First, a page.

Looking after Lois (1999)


Tammy Webster’s family are looking after a French girl, Lois Dupois, while her mother looks for a new home in Britain. Tammy discovers that Lois is a fraud who fakes poor English to take advantage of people, and she also is playing nasty tricks to push Tammy out. Then, when Tammy discovers Lois is trying to keep her mother away from her birthday party she secretly arranges for the mother to come over, hoping the mother’s presence will help her to expose Lois.


  • Photo story


  • Looking after Lois –  Bunty: #2144 (13 February 1999) – #2151 (3 April 1999)

13 thoughts on “Looking after Lois (1999)

  1. Lois is a seriously nasty piece of work, and even claims not to understand English. Even her mother is completely unaware of just how nasty. All is revealed in the final instalment. Tammy Webster’s mother suggests to Lois that she (Lois) invite her mother to come over from France to attend the birthday party that she is preparing for her. Lois agrees to phone her, and does so, but is overheard by Tammy telling her mother not to come over as “it’ll be boring. Anyway the Websters aren’t doing anything special for me”. Tammy can’t believe what she is hearing as she knows that Lois knows that her mother is making a huge fuss about her birthday. The following day Tammy rings Mrs Dupois to ask her if she would like to come over to attend a surprise party that the family are preparing for Lois’s birthday. She accepts the invitation. On Saturday morning Lois drops onto the kitchen floor the birthday cake that Mrs Webster has made specially for Lois’s party. Lois then tells Mrs Webster that her daughter had been nasty to her that morning by threatening to spoil her cake. Tammy obviously denies this. When Lois’s mum arrives for the party, Lois is stunned, claiming that she (the mother) has spoiled everything. One of the guests at the party makes the point that although Lois had claimed that she did not understand English, now she was speaking it like a native. Lois’s mother, who knows that her daughter can speak English fluently, is obviously amazed, and also thoroughly ashamed of her, and tells her to go and pack as she is taking her home. Lois, who can’t see what all the fuss is about, claims that that it is not her fault if people were stupid enough to believe her, and feels that it was all good fun.

    1. Parents in these “troublemaker” stories never are aware of what a nasty piece of work their child is. That’s probably because the troublemaker is so good at fooling everyone into thinking what an angel she is.

      A prime example is Josie Goulden from Bunty’s “Move Over, Maria”. Dad thinks Josie is his “princess” and to everyone she looks a sweet little angel, but of course she’s a devil in disguise. He spoils Josie with expensive presents if she wins this, achieves that at school. Hence all the scheming she does to achieve those things and push out whoever stands in her way with a series of frame-ups.

    2. There was the last bit where Tammy’s mum apologises to her and Tammy says it’s ok, she’s just glad Lois is gone and things can return to normal. Whether they’d be quite the same as before after all that I don’t know.

      1. Of course you don’t know whether things would be ‘quite the same as before’, Briony, and I really don’t think you need to concern yourself about what might or might not have happened after the events portrayed in the serial, because the writer certainly wasn’t concerned. If he/she had been, the story would have continued. Personally I don’t care, the writer didn’t care, and I can’t imagine anybody else caring. The proof that the writer had absolutely no intention of continuing is encapsulated in the two words after the final frame – ‘The End’. The writer thus provides the reader with a beginning, a middle, and an end. What more do you want?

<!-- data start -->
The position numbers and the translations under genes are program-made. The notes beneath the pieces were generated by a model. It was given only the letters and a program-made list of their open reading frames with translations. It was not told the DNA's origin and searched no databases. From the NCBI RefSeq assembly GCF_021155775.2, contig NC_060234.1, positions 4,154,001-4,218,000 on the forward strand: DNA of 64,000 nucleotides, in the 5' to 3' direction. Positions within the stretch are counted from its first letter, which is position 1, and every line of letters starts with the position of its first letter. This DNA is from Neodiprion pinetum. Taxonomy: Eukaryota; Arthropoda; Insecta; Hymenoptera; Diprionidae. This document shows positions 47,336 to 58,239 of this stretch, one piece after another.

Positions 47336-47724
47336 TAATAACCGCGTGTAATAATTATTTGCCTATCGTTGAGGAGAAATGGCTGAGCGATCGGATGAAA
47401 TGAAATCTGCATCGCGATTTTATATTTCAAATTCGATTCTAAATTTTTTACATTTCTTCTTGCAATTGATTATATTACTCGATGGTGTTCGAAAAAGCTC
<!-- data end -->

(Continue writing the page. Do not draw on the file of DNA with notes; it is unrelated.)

1. Yes stories have beginning, middle and end, but sometimes a reader likes to speculate what happens after the ending, while it may not be something you are interested in doing, doesn’t mean other people can’t enjoy pondering about such things. Even writers who may have written a completely satisfactory story may decide there is enough to revisit and make a sequel of. While I don’t think this particular story warrants a sequel, there is no harm in thinking about what may happen to the characters afterwards.

          1. One story I would have liked have seen a sequel to is “Be Nice to Nancy/Nikki” from Judy/M&J, to see how nasty Nancy/Nikki got on at the special school. I don’t think I’ve seen a special school story that deals with a real ratbag girl. They deal more with wrongly accused girls or ones that need a little toning down.

          2. I wasn’t implying that there was any ‘harm in thinking about what may happen to the characters afterwards’, but I WAS implying that it would be a serious waste of time.

  2. I won a bid of 34 Bunty comics from 1999 on eBay and 3 of them contain an instalment of this story including the last one. The one I could remember the most was in #2148 where Tammy offers to by Lois a magazine and Lois wants a pop music one because she says she can’t read English well and likes looking at the pictures. Later on, Tammy sees that Lois completed the pop quiz in the magazine and I think that this is the very part that Tammy discovered Lois was faking poor English.

  3. The ‘discovery’ incident that you referred to above, April, is in issue 2149, not 2148. Tammy asks Lois, “Why did you lie to Mum and my mates?” Lois’s reply is,”Because it’s been a good laugh having everyone running round after me!”

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